Headache is the most common symptom of brain tumors. Although the brain itself feels no pain, other structures including blood vessels, the covering of the brain, and nerves in the head produce pain in response to pressure or displacement caused by a tumor. Brain tumors can occur at any age and may be cancerous (malignant) or noncancerous (benign). Headaches associated with brain tumors cause specific symptoms that help distinguish them from other types of headaches.
Early Morning Pain
Brain tumor-induced headaches are typically worst in the morning just after awakening. The pain may wake you up. The cerebrospinal fluid that surrounds the brain accumulates in the head when you are lying down. This increases pressure on the brain along with increased pressure from the growing tumor, causing early morning headache pain. Headaches associated with brain tumors characteristically ease as the day wears on.
Head Pain Relieved by Vomiting
Headaches caused by a brain tumor are often accompanied by vomiting, with or without nausea. This is due to increased intracranial pressure and often occurs in the morning, although it can occur at other times during the day. Headache pain that is relieved by vomiting is a typical symptom of brain tumor.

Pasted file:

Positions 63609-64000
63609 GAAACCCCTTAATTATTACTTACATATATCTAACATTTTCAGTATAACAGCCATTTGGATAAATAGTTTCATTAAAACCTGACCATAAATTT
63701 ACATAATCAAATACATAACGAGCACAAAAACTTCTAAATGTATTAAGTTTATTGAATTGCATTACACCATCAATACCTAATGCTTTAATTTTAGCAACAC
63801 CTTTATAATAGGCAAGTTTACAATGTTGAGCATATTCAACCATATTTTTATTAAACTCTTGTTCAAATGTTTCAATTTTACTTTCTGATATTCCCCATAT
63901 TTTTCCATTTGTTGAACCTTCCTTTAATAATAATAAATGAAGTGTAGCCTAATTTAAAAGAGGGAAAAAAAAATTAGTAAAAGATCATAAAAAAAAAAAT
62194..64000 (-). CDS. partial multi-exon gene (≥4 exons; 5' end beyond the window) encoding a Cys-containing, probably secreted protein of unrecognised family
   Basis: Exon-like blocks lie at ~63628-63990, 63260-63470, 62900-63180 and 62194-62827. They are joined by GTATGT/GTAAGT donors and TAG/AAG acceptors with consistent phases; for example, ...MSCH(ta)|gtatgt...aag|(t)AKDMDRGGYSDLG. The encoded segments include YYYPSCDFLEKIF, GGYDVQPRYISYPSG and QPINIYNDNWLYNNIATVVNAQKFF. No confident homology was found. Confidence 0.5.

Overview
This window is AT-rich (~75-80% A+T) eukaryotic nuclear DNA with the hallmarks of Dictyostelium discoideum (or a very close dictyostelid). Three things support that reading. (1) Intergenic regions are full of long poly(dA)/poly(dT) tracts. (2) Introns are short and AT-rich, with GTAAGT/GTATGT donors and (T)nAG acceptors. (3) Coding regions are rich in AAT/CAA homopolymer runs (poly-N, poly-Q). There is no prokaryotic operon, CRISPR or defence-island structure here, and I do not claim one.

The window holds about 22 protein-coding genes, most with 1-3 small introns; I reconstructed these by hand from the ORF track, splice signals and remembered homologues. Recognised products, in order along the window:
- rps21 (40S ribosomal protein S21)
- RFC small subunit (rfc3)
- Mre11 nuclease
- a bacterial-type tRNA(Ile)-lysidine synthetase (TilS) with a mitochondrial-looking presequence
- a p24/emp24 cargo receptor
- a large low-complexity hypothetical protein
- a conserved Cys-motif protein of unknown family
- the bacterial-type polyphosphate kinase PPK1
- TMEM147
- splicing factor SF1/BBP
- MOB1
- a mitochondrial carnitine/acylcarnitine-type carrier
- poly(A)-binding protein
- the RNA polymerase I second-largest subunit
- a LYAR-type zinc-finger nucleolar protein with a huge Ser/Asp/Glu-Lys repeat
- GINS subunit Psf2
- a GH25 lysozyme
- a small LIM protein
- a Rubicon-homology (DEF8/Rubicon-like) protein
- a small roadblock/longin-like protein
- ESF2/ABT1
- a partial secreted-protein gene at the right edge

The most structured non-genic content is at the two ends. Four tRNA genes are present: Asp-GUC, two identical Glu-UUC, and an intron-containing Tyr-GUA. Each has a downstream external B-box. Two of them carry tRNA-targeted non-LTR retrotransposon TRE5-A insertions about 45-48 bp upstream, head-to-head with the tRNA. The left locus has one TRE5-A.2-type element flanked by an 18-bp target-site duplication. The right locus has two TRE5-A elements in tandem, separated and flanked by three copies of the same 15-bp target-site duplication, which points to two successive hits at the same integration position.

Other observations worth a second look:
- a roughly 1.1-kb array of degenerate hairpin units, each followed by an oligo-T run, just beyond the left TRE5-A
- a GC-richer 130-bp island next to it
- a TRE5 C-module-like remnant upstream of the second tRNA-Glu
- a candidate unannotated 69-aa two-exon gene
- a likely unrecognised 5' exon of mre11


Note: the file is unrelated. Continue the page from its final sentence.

Head Pain Worsened by Straining
Straining commonly aggravates the head pain caused by a brain tumor. Coughing, sneezing, heavy lifting, and straining to have a bowel movement are typical triggers for increased head pain. The increased pain is due to a temporary increase in intracranial pressure than accompanies straining.
Nonthrobbing Head Pain
Unlike many other forms of headache, the pain of a brain-tumor associated headache typically does not throb. This is because the pain comes from increased pressure on the brain due to the growing tumor and physical displacement of brain structures rather than by blood vessel spasms. Headaches caused by brain tumors typically present with dull, constant, aching pain. The pain is often located on the same side of the head as the tumor, although this is not always the case.